Credit: Dimitrios Kambouris/; Kevin Winter/Getty Images

Image Credit: Dimitrios Kambouris/; Kevin Winter/Getty ImagesFirst, there was the battle between Harry Potter and Voldemort. Then the fight between Edward and Jacob. And now, the war between Harry Potter and Twilight fans. I’m not sure when that last tiff began, but as both franchises near their big-screen conclusions, it’s heating up. Sometimes it’s encouraged (okay, like when EW asked which clip that premiered during the MTV Movie Awards looked better, Harry Potter and the Deathly Hallows or The Twilight Saga: Eclipse — Deathly Hallows won with 88 percent of the vote, FYI). But sometimes it’s not, like when news first broke that Breaking Dawn might be two films and the comments section on our post about it turned into a forum for people to flame about how Twilight was just copying Harry Potter and milking its final installment.

It’s understandable that people could want to compare these two franchises — they’re both popular fantasy series-turned-movie sensations and have passionate, vocal fanbases that extend well beyond their target demos. But why do so many people feel the need to diss one when saying that they enjoy the other? Is it because as numerous as Twilight fans are, they still feel like an underdog, always under attack by those who wrongly dismiss the franchise as teenage fluff (and can’t stand that devotees of a boy wizard get a pass)? Because Harry Potter fans can’t understand why people (and the media) insist upon talking about a love triangle between a human, a vampire, and a werewolf when we could be discussing that boy wizard’s weightier struggle to survive the villain who killed his parents and is now determined to end Harry, Hogwarts, and the values they hold dear?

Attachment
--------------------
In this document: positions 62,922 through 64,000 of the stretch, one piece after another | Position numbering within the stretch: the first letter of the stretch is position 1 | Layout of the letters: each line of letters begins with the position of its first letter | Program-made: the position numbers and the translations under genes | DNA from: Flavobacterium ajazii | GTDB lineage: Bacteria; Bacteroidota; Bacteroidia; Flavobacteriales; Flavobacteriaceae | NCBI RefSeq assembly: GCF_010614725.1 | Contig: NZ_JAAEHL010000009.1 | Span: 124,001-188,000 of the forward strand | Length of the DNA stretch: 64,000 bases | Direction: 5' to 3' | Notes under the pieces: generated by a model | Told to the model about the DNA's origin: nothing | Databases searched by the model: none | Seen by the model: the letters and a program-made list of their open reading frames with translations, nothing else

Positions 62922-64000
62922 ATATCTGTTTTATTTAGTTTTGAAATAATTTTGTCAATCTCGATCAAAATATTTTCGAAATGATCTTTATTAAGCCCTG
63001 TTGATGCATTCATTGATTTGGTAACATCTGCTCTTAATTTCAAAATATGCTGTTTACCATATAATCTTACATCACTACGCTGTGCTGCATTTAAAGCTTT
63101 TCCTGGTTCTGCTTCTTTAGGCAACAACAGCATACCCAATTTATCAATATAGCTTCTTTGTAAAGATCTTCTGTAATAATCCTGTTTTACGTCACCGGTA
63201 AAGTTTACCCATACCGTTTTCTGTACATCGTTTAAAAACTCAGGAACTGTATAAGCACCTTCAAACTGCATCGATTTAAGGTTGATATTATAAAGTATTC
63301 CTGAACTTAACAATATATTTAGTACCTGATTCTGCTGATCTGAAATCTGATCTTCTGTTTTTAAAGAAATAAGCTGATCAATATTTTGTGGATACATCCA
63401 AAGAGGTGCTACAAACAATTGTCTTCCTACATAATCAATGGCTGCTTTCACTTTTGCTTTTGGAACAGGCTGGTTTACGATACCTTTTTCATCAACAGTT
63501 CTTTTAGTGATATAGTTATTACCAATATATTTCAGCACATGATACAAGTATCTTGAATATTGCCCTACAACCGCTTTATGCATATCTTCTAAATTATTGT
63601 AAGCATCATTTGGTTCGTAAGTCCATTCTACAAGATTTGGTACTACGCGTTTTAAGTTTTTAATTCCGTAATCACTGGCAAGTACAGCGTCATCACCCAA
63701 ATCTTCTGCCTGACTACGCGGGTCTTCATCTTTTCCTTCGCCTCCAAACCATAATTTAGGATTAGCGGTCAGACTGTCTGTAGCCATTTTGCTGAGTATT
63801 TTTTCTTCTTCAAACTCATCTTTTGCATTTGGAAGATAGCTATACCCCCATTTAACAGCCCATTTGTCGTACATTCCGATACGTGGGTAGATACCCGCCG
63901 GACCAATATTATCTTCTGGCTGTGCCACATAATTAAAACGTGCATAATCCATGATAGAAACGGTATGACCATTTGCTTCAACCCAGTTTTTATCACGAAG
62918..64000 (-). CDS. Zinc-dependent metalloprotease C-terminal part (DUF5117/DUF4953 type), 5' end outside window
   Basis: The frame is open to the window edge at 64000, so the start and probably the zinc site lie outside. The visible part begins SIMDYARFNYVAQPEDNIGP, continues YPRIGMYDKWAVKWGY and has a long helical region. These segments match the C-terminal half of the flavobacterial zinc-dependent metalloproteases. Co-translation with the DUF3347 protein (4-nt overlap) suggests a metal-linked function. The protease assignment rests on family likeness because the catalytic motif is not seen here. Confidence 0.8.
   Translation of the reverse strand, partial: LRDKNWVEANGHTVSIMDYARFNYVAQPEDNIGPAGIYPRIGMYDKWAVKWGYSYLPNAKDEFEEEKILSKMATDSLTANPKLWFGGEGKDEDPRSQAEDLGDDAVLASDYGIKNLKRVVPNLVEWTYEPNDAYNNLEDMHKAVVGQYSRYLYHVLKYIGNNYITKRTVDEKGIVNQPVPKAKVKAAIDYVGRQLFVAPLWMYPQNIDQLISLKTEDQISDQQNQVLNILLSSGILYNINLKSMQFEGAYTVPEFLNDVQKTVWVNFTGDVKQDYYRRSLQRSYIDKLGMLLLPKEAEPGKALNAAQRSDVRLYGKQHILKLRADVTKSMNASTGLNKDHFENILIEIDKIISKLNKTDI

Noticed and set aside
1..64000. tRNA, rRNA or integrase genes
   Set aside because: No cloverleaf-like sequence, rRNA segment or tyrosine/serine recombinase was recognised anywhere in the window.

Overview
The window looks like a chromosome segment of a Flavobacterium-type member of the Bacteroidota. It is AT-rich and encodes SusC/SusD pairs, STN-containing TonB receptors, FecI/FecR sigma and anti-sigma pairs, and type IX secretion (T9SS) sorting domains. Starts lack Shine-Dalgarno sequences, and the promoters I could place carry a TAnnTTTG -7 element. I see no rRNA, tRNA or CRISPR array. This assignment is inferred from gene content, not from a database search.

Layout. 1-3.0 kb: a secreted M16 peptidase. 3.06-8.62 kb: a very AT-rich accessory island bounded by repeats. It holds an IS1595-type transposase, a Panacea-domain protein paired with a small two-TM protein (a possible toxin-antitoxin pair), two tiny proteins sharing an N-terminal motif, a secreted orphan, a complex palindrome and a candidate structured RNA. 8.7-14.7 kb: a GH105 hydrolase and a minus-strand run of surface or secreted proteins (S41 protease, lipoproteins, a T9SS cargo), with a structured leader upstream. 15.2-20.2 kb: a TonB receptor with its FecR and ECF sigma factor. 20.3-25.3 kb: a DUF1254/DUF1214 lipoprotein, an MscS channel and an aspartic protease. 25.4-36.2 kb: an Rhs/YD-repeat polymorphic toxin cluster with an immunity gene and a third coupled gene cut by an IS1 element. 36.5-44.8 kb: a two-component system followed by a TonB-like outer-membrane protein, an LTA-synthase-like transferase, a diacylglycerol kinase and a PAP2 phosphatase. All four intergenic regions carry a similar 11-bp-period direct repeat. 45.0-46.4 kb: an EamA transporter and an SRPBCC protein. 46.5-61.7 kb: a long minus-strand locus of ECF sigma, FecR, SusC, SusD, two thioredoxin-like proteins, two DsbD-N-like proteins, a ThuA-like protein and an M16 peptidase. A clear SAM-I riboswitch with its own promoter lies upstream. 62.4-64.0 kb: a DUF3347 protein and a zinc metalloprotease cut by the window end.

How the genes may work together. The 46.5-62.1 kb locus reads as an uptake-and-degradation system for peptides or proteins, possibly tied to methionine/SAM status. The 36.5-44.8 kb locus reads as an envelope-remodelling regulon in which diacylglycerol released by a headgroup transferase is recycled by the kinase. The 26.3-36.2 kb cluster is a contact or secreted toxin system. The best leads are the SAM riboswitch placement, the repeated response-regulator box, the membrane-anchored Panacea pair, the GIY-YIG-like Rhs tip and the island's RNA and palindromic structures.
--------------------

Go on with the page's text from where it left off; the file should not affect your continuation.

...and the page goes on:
You can almost forget that it is possible to appreciate both franchises, that you locked yourself in your apartment the day you got Harry Potter and the Deathly Hallows so you could read it before anyone spoiled the ending, and you read the first three Twilight books one after the other on vacation because they were that addictive. Absolutely, you’re allowed to have a preference between the novels and opinions on the quality of writing and acting in each of the film series. (I do. Only one of the authors made me cry in her final book, and only one of the franchises made me wish I had a wand to raise in solidarity at the end of the last movie.) But what’s the purpose of knocking one down to lift the other? Can’t we all play nice?